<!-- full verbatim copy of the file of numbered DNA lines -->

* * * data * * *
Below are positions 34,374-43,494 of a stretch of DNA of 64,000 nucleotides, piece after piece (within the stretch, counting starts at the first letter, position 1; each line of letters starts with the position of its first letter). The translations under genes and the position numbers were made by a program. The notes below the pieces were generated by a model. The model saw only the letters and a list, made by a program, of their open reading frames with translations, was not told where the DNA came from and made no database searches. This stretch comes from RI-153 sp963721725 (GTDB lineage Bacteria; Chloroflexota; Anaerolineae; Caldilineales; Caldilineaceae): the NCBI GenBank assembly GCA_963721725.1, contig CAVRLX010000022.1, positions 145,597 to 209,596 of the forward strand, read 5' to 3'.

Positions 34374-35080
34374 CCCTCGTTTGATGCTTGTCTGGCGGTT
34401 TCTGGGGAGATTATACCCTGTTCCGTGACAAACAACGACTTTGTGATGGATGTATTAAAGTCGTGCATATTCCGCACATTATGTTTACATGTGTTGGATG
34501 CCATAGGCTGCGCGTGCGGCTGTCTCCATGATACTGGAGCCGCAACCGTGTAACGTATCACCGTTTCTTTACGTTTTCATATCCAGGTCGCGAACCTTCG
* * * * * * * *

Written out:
Below are positions 34,374-43,494 of a stretch of DNA of 64,000 nucleotides, piece after piece (within the stretch, counting starts at the first letter, position 1; each line of letters starts with the position of its first letter). The translations under genes and the position numbers were made by a program. The notes below the pieces were generated by a model. The model saw only the letters and a list, made by a program, of their open reading frames with translations, was not told where the DNA came from and made no database searches. This stretch comes from RI-153 sp963721725 (GTDB lineage Bacteria; Chloroflexota; Anaerolineae; Caldilineales; Caldilineaceae): the NCBI GenBank assembly GCA_963721725.1, contig CAVRLX010000022.1, positions 145,597 to 209,596 of the forward strand, read 5' to 3'.

Positions 34374-35080
34374 CCCTCGTTTGATGCTTGTCTGGCGGTT
34401 TCTGGGGAGATTATACCCTGTTCCGTGACAAACAACGACTTTGTGATGGATGTATTAAAGTCGTGCATATTCCGCACATTATGTTTACATGTGTTGGATG
34501 CCATAGGCTGCGCGTGCGGCTGTCTCCATGATACTGGAGCCGCAACCGTGTAACGTATCACCGTTTCTTTACGTTTTCATATCCAGGTCGCGAACCTTCG